You know that feeling you get when you try on an outfit and it feels like it was custom tailored just for your body? Like, “No one else would ever look this good in this outfit?” type feeling? Well, when I received my chef’s uniform for my culinary arts program at The International Culinary Center (ICC), I looked at the black-and-white checkered pants and chef’s coat and thought to myself, “I’m going to look like the real deal.” But then I tried it on.
The look on my boyfriend’s face when I gave him a fashion show of my new attire snapped me back to reality. I think his exact words were “You look like a 12 year old.” A quick check in the mirror confirmed it. I’m swimming in my uniform. My pants are rolled on both ends, my jacket could swallow me, and I’m just glad my hat doesn’t slip over my eyes (thanks to my bun holding it in place). It’s as if I was back in elementary school art class when we had to wear a makeshift smock out of dad’s old business shirt. Except this time I’m supposed to look smart and well groomed.
My bulbous outfit has me worried today—my first day of school—because Chef Candy Argondizza, vice president of culinary made a point at orientation to look sharp. Picking up my apron like an evening gown every time I take a step isn’t a move in the right direction. But when class commences, I realize I’m not the only miniscule student (just one who wasn’t smart enough to get her uniform tailored).
We all head to class together to meet our professor, Chef Dominique Payraudeau, who is classic French. He wears a tall toque (chef’s hat) that allows some of his shaggy hair to peak through the edges. And when he opens his mouth, everyone perks up to make sure they catch every sentence because his words are laced with a thick French accent. It makes the atmosphere more authentic to be standing in front of a chef who hails from Paris and demands 110 percent of your attention.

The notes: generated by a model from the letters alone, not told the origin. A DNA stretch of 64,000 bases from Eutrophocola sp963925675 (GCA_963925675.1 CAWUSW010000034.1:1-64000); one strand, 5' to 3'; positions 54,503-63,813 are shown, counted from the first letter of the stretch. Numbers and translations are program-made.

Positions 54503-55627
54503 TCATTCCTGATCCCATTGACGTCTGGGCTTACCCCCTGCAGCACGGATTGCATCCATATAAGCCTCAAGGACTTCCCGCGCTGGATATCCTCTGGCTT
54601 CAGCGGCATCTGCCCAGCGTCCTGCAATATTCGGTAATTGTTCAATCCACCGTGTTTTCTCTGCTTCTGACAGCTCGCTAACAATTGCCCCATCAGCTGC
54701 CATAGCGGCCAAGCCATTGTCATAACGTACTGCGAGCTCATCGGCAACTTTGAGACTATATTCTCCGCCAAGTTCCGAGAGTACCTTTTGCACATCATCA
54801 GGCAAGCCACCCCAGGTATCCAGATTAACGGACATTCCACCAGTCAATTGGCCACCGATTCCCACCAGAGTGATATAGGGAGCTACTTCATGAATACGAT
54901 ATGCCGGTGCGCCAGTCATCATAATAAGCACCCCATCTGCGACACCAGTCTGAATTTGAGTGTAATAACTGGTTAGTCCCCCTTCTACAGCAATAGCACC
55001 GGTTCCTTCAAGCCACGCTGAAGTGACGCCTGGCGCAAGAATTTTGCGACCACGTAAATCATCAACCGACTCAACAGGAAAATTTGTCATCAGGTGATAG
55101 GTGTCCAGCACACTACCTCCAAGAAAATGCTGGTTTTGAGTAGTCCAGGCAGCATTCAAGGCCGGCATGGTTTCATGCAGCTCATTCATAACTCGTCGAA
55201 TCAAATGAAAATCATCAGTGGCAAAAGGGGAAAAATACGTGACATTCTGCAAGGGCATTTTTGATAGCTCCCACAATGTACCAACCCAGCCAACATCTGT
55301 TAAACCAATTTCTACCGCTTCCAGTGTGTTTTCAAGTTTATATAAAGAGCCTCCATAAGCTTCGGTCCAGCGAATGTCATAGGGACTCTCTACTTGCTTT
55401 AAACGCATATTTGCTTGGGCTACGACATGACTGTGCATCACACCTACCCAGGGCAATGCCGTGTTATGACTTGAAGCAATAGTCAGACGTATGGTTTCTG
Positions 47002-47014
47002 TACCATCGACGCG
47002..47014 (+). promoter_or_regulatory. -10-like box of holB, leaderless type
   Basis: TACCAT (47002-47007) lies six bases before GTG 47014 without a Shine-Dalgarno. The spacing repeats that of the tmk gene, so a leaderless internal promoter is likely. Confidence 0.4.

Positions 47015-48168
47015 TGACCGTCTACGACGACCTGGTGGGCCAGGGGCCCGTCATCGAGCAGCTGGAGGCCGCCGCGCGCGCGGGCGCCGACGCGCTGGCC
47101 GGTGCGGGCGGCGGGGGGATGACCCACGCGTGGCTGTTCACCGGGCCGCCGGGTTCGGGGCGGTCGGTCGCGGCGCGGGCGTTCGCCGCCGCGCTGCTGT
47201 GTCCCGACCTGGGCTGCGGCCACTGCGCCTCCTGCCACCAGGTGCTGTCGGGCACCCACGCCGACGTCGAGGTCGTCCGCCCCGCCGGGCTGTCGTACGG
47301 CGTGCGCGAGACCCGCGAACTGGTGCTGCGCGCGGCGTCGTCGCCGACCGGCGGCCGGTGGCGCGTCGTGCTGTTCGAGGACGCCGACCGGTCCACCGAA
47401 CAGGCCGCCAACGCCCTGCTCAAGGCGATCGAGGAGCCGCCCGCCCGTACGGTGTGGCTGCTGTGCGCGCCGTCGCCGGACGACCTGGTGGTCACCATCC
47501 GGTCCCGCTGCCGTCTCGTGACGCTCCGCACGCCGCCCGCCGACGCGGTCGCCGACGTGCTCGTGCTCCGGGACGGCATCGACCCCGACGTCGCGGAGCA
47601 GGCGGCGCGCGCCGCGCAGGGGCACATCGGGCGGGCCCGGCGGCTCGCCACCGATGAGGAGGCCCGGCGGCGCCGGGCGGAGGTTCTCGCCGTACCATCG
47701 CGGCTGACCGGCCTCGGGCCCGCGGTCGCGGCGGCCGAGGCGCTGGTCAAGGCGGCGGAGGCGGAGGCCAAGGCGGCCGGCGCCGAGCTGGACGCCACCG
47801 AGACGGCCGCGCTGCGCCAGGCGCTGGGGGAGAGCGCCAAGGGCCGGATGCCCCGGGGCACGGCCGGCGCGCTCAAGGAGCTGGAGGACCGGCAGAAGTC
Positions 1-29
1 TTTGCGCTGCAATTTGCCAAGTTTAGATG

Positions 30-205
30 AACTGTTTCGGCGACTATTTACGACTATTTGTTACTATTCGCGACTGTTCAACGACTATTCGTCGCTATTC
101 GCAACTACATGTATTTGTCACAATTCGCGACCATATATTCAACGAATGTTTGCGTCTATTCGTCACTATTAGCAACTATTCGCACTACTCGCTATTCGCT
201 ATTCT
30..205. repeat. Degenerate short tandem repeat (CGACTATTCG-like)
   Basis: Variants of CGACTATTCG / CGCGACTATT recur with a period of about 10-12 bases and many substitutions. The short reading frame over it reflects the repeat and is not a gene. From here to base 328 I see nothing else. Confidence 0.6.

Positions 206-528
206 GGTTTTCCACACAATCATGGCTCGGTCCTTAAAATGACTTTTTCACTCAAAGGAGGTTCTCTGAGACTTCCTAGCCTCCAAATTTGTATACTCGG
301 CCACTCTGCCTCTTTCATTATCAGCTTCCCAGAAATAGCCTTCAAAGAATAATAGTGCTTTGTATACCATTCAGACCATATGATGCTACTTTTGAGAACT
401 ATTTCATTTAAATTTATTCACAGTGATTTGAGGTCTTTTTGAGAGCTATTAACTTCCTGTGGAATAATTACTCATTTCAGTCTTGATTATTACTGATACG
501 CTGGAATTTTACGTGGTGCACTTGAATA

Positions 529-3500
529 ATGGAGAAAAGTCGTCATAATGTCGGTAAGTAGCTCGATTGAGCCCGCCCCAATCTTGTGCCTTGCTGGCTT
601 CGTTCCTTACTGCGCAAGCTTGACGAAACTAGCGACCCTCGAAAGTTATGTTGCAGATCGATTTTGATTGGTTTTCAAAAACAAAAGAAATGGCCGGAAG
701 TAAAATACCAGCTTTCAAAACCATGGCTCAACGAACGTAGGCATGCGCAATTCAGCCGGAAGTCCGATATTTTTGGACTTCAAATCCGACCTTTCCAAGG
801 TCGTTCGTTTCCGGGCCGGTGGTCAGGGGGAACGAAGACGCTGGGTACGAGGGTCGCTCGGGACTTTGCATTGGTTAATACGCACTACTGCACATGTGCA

Our first day revolves around getting familiar with a professional kitchen and learning the lingo. Chef asks a question? Students must respond in a “Yes, Chef” or “No, Chef” format so he knows you’re listening. He holds up a series of pots asking us if we know what they are called. “No, Chef,” is the general consensus. (Do you know what a sauteuse or a sautoir is? Neither did I on my first day.) Almost all of our vocabulary is in French, and for our Texan students, I can hear them repeat each word Chef says under their breath trying to nail the pronunciation.
When we get back to our workstations (we all work with a partner), we learn that we’ll be learning taillage, or how to cut things. Today we’ll be cutting carrots, turnips, and onions. Our first assignment is to trim off the edges of each vegetable and peel them. Once Chef adds a time restraint (5 minutes), people start to panic. You’d think he asked us to prepare beef bourguignon or something. Peelers are trembling as if we’ve never peeled a carrot before in our lives. (Chef must find us all very amusing.) That was the easy part.
Chef then demonstrates specific types of cuts. Julienne, Jardinere, Paysanne—all French vegetable cuts that prove the French can be anal. We spend all day practicing the difference between a half-centimeter width and a one-millimeter width cut. By the end of the day the fleshy pad on my pointer finger is screaming from my knife. I feel like I’ve been officially baptized into culinary school now that I have a knife blister and still have all ten fingers.
TIP OF THE DAY: The way you hold a knife is personal preference, says Chef Dominique, but you want to make sure you have a firm grip. Don’t just hold the handle of a knife. Hold it where the handle meets the blade, and I keep my pointer finger and thumb on either side of the knife for more stability.